Villians and supporting characters may require a bit more work on your part than just using fandom characters. The concerns for them are similar, but are more important when considering villains, so I’m going to focus on them first. I’ll talk about supporting characters tomorrow.
The first thing to consider when creating a villain, is that you villain isn’t limited to a supervillian Darth Vader/Joker/Lex Luther type. Villain isn’t even a term limited to a criminal. A villain could simply be the other leg in a love triangle, or a menacing boss making everyone’s lives more difficult. Basically, a villain is whoever is keeping your hero from achieving their goal.
The second thing consider is that even villains need to be credible and realistic. The villain should be just as fleshed out and developed as the hero(es), because your hero(es) needs someone worthy to go up against. It helps keep the stakes high, and gives the reader another reason to care about your work.
Your villain should be complex with complicated, even conflicting motives. Evil for the sake of evil is boring. Even if the villain is a certifiable psychopath, give him/her something, even just a scene for him/her to show some humanity. The villain needs to be accessible to the readers. If they can relate to the villain, it will make them conflicted, and if your readers are conflicted, they will be interested. At least, that’s my theory.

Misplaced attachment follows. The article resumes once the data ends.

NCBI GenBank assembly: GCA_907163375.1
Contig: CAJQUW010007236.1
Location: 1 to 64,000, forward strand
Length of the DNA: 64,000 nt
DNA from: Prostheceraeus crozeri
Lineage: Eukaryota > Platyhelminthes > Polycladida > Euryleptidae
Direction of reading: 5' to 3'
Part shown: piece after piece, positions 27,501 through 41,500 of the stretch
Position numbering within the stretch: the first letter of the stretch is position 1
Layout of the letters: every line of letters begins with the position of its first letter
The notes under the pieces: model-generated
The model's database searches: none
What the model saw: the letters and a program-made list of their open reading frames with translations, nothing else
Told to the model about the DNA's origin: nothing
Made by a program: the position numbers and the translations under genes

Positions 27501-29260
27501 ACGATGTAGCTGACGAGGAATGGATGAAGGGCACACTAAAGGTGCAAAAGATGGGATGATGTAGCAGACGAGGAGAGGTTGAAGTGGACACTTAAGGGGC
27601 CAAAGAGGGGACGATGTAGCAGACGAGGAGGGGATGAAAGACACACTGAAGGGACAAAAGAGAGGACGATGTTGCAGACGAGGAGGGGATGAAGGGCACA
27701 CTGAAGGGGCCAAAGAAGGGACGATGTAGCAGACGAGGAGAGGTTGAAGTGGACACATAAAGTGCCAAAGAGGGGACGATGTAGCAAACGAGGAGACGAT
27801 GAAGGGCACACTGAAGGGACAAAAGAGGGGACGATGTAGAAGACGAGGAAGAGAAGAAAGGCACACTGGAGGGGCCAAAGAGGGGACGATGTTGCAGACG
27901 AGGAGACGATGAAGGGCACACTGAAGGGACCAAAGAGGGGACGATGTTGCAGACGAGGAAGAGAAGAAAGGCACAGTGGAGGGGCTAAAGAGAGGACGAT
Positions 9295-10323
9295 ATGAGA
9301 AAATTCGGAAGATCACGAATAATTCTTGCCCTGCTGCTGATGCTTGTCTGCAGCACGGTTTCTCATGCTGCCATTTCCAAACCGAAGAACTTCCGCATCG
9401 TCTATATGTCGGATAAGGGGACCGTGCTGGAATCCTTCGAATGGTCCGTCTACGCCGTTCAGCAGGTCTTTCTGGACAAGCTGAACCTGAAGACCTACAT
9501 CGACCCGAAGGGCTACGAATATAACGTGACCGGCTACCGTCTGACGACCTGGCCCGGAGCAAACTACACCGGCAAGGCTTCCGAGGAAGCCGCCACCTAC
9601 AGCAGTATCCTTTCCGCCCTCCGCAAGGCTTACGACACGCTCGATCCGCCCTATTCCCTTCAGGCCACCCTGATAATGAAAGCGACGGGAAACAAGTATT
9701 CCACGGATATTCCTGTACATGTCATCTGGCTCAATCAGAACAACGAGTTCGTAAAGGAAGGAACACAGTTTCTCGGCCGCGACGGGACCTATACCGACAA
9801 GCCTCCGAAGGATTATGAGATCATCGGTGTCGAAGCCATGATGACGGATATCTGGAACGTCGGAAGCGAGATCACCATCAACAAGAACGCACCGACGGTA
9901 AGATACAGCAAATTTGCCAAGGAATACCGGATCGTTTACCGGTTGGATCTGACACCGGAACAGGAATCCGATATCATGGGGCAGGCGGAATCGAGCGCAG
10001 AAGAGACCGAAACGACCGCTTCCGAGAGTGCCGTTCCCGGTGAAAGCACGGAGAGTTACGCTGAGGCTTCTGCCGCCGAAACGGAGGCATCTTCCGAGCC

Richard Leonard “The Iceman” Kuklinski was so named, because he was a assassin for the mafia back in the day. Psychiatrist Park Dietz diagnosed him as having Antisocial Personality Disorder, which is the closest thing in the DSM* to a diagnosis of psychopathy. He could kill without feeling any remorse or concern; it was like changing a tire for him. Yet, he still had a wife, and children for whom he’d do anything.
Feel free to give your villain a psychological disorder or two. It’s always fascinating the places where an unwell human mind will go. But only go this route if you’re willing to put in the effort and time to research. Don’t use only what you’ve seen on TV. The DSM* is really not that hard to understand, go to your local library or google it, or even ask someone who knows psychology. And if you aren’t willing to do research, do not use a mental illness. Please.
Give them as in depth a background as you did your hero. You don’t necessarily need to divulge this to readers, but keep it in your own head. It will help you determine how they’d react to this or that, and remind you of why they’re doing what they’re doing. Give them ticks and mannerisms to further flesh them out. Make them come to life. If you get stuck, think about your favorite villains, and make a list of what you liked best about them.
*Diagnostic and Statistical Manual of Mental Disorders, the reference book for mental health professionals on mental illnesses.
What fanfic stories have you read that have particularly well written villains?
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